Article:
Even though I teach bioethics and teach about advance directives, I was not aware that there was such a thing as a psychiatric advance directive until I read this article in the online magazine STAT, which I found while browsing the articles listed on Bioethics.com.
The concept of a psychiatric advance directive makes so much sense that I am amazed that I hadn’t thought about it or read about it before now. Psychiatric advance directives allow people with a psychiatric illness that causes them at times to be incapable of making decisions about medical care to make and record decisions about treatment during times in which their disease is under control and they have capacity to make those decisions. This allows them to consent in advance to much needed treatment which they might refuse during times of incapacity and give direction on what treatments they would not consent to during those times of incapacity. It allows people with psychiatric illness to have control over their own lives that they commonly lose when the illness takes away their decision-making capacity. It can also help assure that they receive treatment from those that they know and trust.
This is something that many of us who are not psychiatrists need to be aware of so that we can encourage patients to take control of their own care in a positive way. When I investigated this, I discovered that my own state, Indiana, has a law regarding psychiatric advanced directives that makes them legally recognized and outlines the proper way to make such a directive. The National Resource Center on Psychiatric Advance Directives is an excellent resource on this issue.
This is something people need to know about.
Recently I read the detailed account of what has happened with Jahi McMath, titled “What Does It Mean to Die?” in the most recent issue of The New Yorker. It made me reassess what I think about the concept of brain death. Four years ago, Jahi McMath was a thirteen-year-old African American girl who had a tonsillectomy to treat severe sleep apnea. She had a cardiac arrest due to postoperative bleeding with a prolonged 2.5-hour resuscitation and ended up on a ventilator. She was later determined to meet the criteria for brain death, but her family refused to allow her to be taken off the ventilator. They had serious concerns that she had not received the care she should have received prior to her arrest and had little confidence in the doctors or hospital that were telling them that she was dead. Four years later her vital functions continue to be maintained on a ventilator and some medical experts are convinced that she no longer meets brain death criteria and may be in a minimally conscious state.
When I think about the concept of brain death, what is important in accepting it as a valid way to determine that a person is dead is that brain death involves both loss of function of the entire brain including the brain stem and that the loss of function is irreversible. Accepting that loss of cognitive function alone could define death puts anyone with impaired cognitive function at risk of being treated as if they were dead. Loss of brain stem function is more closely related to the functions of the brain that keep us alive and fit better with the determination of death. However, it is critical that this loss of entire brain function is irreversible. We do not consider a person in cardiac arrest who is able to be resuscitated to be dead, because that person’s loss of heart and lung function is reversible. This case calls into question whether we are able to determine that loss of complete brain function is irreversible.
It appears to be quite possible that this girl who was diagnosed as being brain dead did not have the irreversible loss of complete brain function that is essential for the definition of brain death. It is recognized that the criteria for diagnosing brain death are different in children and adults and that the diagnosis may be more difficult to make in children. Her case leaves us with some significant questions. Are the criteria that we have for determining a diagnosis of brain death accurate enough in predicting the irreversibility of loss of whole brain function to be reliable in making the diagnosis? Do we need absolute certainty in diagnosing brain death? Every decision we make in medicine involves some uncertainty. Diagnoses are seldom absolute. We make life or death decisions with limited information. People die due to inaccurate diagnoses even when everything has been done properly and the diagnosis has been made with all due care. Sometimes, despite our best efforts, we are wrong. Is diagnosing brain death any different from other life or death decisions we make? How much inaccuracy can we accept in the diagnosis of brain death?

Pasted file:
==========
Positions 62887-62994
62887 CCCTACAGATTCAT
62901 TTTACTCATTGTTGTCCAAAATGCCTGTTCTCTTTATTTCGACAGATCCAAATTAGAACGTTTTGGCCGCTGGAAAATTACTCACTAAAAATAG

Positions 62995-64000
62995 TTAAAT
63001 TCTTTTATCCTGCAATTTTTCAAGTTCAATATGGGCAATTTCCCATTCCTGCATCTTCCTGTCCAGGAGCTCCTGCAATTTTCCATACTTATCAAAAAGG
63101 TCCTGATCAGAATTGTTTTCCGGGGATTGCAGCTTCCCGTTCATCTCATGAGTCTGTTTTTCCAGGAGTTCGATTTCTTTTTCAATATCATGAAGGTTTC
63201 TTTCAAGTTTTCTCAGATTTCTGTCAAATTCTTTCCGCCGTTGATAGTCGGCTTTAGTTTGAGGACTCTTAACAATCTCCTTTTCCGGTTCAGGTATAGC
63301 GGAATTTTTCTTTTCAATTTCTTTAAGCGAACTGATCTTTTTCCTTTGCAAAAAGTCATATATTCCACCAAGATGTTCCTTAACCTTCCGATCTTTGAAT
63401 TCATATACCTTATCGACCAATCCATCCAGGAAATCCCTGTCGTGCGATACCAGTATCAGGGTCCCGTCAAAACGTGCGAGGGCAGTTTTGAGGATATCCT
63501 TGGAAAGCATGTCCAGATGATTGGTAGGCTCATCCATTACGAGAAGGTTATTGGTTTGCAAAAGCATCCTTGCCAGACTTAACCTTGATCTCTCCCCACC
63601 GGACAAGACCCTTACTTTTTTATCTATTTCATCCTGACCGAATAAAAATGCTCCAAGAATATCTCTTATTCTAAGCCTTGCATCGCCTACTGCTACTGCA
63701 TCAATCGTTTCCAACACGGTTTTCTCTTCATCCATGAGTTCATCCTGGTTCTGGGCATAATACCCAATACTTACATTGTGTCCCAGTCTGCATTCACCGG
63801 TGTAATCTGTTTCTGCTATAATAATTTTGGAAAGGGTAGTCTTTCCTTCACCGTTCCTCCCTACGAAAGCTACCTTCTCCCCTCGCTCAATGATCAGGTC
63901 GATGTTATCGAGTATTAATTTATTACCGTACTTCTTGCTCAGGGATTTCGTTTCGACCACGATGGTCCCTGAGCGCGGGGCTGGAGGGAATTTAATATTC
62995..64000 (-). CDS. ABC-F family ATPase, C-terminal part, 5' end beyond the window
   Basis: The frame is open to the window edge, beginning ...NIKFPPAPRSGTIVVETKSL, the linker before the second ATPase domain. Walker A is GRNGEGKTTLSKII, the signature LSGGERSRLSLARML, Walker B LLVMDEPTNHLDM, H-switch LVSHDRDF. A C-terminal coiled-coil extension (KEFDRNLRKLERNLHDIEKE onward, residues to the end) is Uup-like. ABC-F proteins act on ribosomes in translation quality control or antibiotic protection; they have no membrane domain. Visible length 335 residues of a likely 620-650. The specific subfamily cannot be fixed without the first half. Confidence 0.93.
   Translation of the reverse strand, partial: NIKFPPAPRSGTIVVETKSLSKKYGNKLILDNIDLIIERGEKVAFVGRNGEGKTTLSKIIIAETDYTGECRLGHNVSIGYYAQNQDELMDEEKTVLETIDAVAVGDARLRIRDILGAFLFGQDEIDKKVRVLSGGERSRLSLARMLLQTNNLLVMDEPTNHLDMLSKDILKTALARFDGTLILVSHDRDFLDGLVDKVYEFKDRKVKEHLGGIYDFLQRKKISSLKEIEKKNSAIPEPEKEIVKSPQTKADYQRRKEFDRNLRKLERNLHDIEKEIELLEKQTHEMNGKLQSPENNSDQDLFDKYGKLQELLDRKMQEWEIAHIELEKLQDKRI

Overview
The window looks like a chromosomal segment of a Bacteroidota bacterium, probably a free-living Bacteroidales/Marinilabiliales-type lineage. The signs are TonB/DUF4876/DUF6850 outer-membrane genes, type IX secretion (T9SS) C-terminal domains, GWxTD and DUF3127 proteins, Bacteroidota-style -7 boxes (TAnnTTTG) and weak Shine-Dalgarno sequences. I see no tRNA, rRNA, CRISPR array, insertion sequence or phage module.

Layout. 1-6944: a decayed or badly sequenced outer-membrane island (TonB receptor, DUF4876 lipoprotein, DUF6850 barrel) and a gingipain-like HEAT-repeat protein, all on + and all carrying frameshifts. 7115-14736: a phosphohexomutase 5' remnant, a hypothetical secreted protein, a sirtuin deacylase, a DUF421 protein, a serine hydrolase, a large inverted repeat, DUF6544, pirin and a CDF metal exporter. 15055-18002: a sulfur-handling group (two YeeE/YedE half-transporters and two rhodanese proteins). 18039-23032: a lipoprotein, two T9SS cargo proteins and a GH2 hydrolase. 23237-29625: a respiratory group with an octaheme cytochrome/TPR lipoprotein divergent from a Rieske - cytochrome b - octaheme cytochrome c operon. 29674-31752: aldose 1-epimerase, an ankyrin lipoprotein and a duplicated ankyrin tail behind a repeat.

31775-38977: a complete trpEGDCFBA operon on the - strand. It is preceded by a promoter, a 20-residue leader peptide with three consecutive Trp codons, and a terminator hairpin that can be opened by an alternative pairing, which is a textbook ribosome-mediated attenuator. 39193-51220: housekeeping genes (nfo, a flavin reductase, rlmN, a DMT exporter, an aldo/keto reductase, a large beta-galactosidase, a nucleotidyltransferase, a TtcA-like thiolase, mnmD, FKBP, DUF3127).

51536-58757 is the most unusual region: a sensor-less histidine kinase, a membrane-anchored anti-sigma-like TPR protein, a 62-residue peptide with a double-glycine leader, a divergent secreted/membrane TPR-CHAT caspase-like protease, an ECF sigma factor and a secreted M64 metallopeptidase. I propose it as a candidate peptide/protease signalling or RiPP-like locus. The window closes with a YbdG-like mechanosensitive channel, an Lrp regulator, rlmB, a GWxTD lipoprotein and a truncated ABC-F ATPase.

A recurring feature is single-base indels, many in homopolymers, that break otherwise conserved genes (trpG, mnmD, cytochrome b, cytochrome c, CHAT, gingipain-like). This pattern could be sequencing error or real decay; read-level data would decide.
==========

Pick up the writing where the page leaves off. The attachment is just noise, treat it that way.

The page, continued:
A recent article in the Daily Mail brought my attention to recent research by the British assisted reproduction scientist Simon Fishel (see abstract) on a technique which can help select which early developing embryos produced by IVF are most likely to result in a live birth when they are implanted. This technique in evolves repeatedly photographing the developing embryos and using a computerized process to assess which embryos are showing the developmental characteristics that are associated with successful live birth. The study indicates that they were able to achieve a 19% increase in the number of live births in women under age 38 and a 37% increase in live births in women over age 37 by using this technique compared to conventional ways of selecting the healthiest appearing embryos.
On the surface the study appears to be about a simple process for making a particular form of biotechnology more effective and more efficient. What caught my eye from an ethical standpoint was the way in which this study demonstrates how biotechnology is so completely focused on the fulfillment of human desires that it tends to ignore any other concerns. The human desire that drives infertility treatment is the desire to give birth to a baby. The study shows how a particular improvement in technique makes it possible to fulfill that desire in a higher percentage of patients. What is interesting is that the focus on fulfilling that desire is so complete that there is no mention of what happens to the embryos that are not selected when their photographs are input into the computer-generated profile for selecting the best embryos. It also says nothing about whether the babies who are born using this process are healthier or less healthy than those using conventional techniques. The sole focus is on whether the desire to give birth to a baby is fulfilled.